Ministers are facing an anxious wait for this weekend's covid figures to find out if the closure of bars, restaurants, hotels and gyms two weeks ago has had an impact before deciding if stricter measures are needed before Christmas.
Yesterday Health Minister Deputy Richard Renouf revealed that the latest estimated R number is between 0.9 to 1.1, which means that - if it is below 1 - the virus is no longer spreading at an exponential rate.
If it is above 1, then a person with covid is passing it on to at least one other person.
On 2 December - the date 'lockdown lite' was announced - the R rate was between 1.6 and 2.0.
Pictured: According to the Health Minister, the R number has fallen since 'lockdown lite' was announced, from (1.6 to 2.0) to (0.9 to 1.1)
Facing a barrage of questions in the States Assembly yesterday, Chief Minister John Le Fondré announced that the Government would be cancelling a planned conference that evening on the latest case numbers and vaccination plans because the Government needed more time to assess whether its 'lockdown lite' was working.
“We are focused on the fact that it is only going to be Friday at the earliest – and, in reality, this weekend and maybe even Monday – where we’ll see if the trend [of cases] is going to start changing as a result of the hospitality circuit breaker that we put in place, which will only be two weeks on Friday," Senator John Le Fondré said.
“I must admit I was semi-expecting a slight uptick today and tomorrow as a result of the anecdotal behaviour that happened just before that circuit-breaker."
On Wednesday, the Government reported one of its largest ever rises in covid cases - 100 in a single day. It brought the total in Jersey to 881. However, that figure fell slightly yesterday when 97 cases were identified compared to 101 recoveries.
Number of active cases in the Island is 876.— Government of Jersey (@GovJersey) December 17, 2020
533 are symptomatic and 343 are asymptomatic. 31 are in hospital (-1).
214,333 negative tests (+5,254)
2,098 confirmed positive (+97)
1,195 confirmed recovered (+101)
Further stats: https://t.co/Maitmwkwf2
It was confirmed that there are, however, 48 cases in care homes, and that one resident - described as "very elderly" and with long-term underlying health conditions - had passed away from the virus.
31, meanwhile, were reported to be in hospital.
Yesterday morning, at least 10 were believed to be in the ICU and up to five receiving high-flow oxygen.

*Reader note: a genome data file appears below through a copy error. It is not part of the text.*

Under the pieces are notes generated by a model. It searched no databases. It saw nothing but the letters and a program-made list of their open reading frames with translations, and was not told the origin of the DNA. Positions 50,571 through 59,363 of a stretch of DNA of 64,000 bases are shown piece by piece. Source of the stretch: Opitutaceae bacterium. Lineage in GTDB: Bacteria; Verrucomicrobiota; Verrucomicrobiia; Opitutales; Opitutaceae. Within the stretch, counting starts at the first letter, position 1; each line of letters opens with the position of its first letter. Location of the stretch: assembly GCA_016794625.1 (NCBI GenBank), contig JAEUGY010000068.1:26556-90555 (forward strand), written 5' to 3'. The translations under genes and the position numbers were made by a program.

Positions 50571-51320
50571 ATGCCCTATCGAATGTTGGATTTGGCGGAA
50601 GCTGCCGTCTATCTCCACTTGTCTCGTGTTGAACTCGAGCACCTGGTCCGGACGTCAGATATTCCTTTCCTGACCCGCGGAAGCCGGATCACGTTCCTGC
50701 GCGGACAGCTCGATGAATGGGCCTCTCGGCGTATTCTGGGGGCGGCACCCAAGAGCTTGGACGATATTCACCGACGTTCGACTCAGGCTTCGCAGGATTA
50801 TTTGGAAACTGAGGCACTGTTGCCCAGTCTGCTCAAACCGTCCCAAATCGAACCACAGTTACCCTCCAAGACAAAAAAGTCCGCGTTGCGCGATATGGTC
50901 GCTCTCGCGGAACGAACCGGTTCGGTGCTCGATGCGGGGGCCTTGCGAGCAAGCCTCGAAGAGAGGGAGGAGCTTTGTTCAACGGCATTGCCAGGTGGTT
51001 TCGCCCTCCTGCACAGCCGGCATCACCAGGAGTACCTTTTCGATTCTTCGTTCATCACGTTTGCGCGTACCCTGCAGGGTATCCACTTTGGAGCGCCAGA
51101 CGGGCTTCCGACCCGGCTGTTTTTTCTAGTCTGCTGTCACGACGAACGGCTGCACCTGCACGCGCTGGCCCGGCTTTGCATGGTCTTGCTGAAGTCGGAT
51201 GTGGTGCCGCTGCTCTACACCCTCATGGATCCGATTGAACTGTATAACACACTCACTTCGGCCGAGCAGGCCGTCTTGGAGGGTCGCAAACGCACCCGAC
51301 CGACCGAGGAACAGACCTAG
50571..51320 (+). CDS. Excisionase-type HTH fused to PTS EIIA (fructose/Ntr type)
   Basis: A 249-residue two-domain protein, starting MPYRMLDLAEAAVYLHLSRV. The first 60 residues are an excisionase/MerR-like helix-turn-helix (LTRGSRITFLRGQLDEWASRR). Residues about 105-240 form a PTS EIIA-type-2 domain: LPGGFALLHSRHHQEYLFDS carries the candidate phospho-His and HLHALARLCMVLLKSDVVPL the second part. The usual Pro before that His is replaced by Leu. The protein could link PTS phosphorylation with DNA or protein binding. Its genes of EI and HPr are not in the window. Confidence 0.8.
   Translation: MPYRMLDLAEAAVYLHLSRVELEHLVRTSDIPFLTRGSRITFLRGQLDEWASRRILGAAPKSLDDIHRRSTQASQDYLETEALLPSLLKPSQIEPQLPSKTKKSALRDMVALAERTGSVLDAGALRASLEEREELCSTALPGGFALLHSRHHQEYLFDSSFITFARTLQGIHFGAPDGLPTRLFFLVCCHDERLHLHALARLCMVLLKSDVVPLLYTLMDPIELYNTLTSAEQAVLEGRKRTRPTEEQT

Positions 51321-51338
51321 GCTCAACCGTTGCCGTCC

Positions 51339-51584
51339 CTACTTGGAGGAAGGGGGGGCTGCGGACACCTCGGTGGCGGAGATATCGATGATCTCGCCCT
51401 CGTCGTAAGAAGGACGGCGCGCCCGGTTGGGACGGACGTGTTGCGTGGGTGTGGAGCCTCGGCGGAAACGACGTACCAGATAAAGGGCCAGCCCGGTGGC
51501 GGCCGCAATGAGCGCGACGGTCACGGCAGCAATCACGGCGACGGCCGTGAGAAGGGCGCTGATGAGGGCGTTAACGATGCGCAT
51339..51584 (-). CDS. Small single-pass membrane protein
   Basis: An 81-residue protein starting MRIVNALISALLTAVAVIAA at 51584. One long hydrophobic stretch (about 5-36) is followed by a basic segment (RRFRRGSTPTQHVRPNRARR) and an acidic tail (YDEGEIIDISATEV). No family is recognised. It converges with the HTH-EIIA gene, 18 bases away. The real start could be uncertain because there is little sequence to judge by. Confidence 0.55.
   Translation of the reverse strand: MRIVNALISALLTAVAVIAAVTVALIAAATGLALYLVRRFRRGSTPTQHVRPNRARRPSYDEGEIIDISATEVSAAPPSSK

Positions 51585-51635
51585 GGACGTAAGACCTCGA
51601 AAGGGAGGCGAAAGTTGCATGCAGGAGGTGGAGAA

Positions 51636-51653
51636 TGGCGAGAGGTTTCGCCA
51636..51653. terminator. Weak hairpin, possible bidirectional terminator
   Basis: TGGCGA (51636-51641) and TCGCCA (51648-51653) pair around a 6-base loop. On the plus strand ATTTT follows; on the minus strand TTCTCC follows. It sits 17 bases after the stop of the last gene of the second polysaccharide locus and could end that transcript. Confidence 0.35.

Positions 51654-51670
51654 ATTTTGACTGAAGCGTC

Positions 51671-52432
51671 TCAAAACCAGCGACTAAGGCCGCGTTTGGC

The medic leading Jersey's response to the pandemic, Dr Ivan Muscat, previously said that whether the Nightingale Ward had to open would depend on how many individuals need high-flow oxygen, with the hospital only able to accommodate between 10 and 20.
Pictured: Dr Ivan Muscat previously said that the number of patients receiving high-flow oxygen would have a bearing on whether the Nightingale Ward is opened.
Explaining what would happen next before Ministers make a call on whether more stringent measures are needed, the Chief Minister said: “In terms of the factors [on which to judge what measures are necessary], we are basing it on the medical advice we have. STAC is meeting today and competent authorities will be meeting after to consider our next stages. The crucial thing is to understand what the trend is and whether the results we have today are part of that trend or whether they were an occurrence prior to the impact of the hospitality circuit breaker and the other measures that we put in place, which should all be starting to bite from the end of this week.
“Let’s be clear, if that trend continues, we will have to make some further announcements in fairly short order.
“It is important to remember that we do have a very good testing and tracing system. Between last week and the week before, the number of tests increased from 10,000 to 14,000, which is a 40% increase. That does have an impact on the number of results we are seeing. We are not only keeping an eye on Christmas but the likely impact on January and February. The vaccination programme is working well.
“Don’t forget that the priority is maintaining the health service in a good capacity to look after islanders. And it is working.”
Pictured: The Chief Minister once again took the opportunity to emphasise Jersey's testing capacity.
During the question session, the Assistant Education Minister also revealed the latest statistics for attendance in schools this week, with a 40% overall attendance rate. Broken down, that relates to a 52.1% attendance in primary schools and a 24.9% attendance in secondary schools.
The Health Minister was also grilled by States Members about the decision to stop pregnant women from taking a companion to ante-natal scans - against the latest NHS guidance which said supporters should be able to accompany pregnant women "at all stages of their maternity journey." Deputy Renouf maintained it was an important infection control measure, which many Members angrily disputed.
Last night, a petition was set up calling for companions to be able to attend scans, and has since gained around 600 signatures.
Elsewhere in the sitting, Members were also reassured that the long-awaited minutes of four meetings of STAC - the Government's scientific advisers - would be published this week, with others released next week.
Pictured: New NHS guidance says pregnant women should be able to have someone with them "at all stages of her maternity journey."
Following a proposition from Deputy Kevin Pamplin, Members agreed last July that the minutes should be made public, but this has happened only rarely since then, despite regular meetings of the Government’s group of scientific advisers.
Senator Le Fondré said that the delay was due to the members of STAC having to prioritise their clinical and professional work over administration.
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